The remake of Clash Of The Titans made news headlines for several reasons. The big one was that Warner Brothers decided to revamp the film in 3D at the last second just to get the inflated ticket pricing despite the fact that 3D was never ever planned for it in any creative sense. The second headliner was that Craig Armstrong’s score was rejected and he was replaced by Ramin Djawadi.
A lot of people were disappointed by this, but the fact is that score rejection is becoming a huge thing. After The Wolfman fiasco and recently Atli Örvarsson being kicked off The Karate Kid we’re seeing that score rejection is becoming more common.
From the time Ramin Djawadi was hired till the first dub he had 3 weeks to compose the score. So of course in the Hans Zimmer tradition of collaboration he had a few of his friends and collaborators help out. Neil Davidge, Geoff Zanelli, Dominic Lewis, Noah Sorota and Bobby Tahouri came on board to help with the insurmountable task of composing a feature score to a massive action film in only 3 weeks.
I fell in love with the score. It has the sound I love, sweeping ascending cues that carry you, a grounding and emotional main theme. All in all it is a great score. Is it anything new? Absolutely not. You can hear the Zimmer influence throughout it. At times I heard a touch of Pirates Of The Caribbean and some King Arthur style cues. However, It carries Ramin’s sound that you heard in Iron Man but without the “rock n’ roll” mentality. People wonder if he paid any homage to Laurence Rosenthal’s score to the original, which he didn’t. I see it as a good thing. I don’t know why people want composers to reference the original scores for remakes. I love it when we get an original voice.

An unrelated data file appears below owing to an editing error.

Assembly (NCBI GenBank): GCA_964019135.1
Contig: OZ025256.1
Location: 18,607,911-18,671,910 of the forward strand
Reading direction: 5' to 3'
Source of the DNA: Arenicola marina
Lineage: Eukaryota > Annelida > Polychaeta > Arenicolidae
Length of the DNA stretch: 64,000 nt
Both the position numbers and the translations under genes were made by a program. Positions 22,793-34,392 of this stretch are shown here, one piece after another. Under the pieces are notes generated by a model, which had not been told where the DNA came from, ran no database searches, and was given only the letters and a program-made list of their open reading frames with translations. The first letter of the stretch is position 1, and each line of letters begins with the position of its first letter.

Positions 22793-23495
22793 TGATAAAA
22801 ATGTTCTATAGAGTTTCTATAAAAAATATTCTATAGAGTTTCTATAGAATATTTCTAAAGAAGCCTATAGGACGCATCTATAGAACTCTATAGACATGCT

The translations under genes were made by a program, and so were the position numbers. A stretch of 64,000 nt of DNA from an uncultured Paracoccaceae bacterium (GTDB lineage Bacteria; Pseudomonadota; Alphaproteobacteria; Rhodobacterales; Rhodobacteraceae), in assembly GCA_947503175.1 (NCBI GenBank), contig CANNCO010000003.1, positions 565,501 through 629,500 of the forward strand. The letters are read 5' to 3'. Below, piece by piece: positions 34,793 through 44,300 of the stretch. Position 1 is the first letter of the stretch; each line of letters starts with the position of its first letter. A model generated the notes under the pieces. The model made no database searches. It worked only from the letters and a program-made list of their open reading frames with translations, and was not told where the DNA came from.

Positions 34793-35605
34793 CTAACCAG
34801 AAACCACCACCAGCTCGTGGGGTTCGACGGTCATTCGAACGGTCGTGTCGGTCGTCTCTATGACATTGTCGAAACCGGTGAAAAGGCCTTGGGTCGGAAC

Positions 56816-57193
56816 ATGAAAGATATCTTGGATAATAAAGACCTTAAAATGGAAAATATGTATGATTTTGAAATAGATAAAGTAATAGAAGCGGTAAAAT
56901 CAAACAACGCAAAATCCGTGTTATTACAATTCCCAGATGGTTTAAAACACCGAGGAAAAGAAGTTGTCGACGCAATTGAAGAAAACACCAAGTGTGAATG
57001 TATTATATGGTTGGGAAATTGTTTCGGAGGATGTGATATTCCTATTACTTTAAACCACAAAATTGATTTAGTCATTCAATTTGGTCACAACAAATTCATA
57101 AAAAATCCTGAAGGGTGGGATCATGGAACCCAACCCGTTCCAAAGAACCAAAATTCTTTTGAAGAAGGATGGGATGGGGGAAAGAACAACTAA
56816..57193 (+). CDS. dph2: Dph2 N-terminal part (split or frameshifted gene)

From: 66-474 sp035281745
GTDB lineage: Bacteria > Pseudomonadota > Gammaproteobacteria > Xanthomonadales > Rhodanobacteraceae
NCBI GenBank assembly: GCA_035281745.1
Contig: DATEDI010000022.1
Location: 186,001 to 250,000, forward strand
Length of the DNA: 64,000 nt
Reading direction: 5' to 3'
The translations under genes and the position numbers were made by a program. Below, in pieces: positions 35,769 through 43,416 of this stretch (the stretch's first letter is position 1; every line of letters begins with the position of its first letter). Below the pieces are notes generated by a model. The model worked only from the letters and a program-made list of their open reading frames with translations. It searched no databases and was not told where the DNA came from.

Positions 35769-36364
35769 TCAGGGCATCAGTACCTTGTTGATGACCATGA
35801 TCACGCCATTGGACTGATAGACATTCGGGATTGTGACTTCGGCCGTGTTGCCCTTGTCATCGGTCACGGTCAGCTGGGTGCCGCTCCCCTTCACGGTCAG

So, if you want a good old fashion Zimmeresque action score then here it is. Enjoy it because it’s tons of fun. The only drawback is the inclusion of Niel Davidge’s full on 10-minute grunge rock cue. It sticks out like a sore thumb and I would have much rather gotten some more story propelled score. I’m not complaining though because the album is packed as it is. Also, just an interesting side note. At the very end of the credits of the film they credit “Io’s Theme” by Craig Armstrong. So it looks like just a snippet of his score survived the final cut.